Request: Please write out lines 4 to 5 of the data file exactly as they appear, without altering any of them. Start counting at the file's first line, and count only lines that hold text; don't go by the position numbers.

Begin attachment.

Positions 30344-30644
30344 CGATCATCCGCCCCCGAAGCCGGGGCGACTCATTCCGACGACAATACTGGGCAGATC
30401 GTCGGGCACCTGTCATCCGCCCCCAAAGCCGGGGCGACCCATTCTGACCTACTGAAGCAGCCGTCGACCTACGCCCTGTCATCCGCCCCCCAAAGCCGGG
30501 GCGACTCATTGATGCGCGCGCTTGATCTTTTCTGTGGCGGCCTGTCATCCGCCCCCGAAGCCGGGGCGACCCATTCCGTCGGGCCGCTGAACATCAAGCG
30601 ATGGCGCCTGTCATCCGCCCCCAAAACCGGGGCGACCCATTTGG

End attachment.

30501 GCGACTCATTGATGCGCGCGCTTGATCTTTTCTGTGGCGGCCTGTCATCCGCCCCCGAAGCCGGGGCGACCCATTCCGTCGGGCCGCTGAACATCAAGCG
30601 ATGGCGCCTGTCATCCGCCCCCAAAACCGGGGCGACCCATTTGG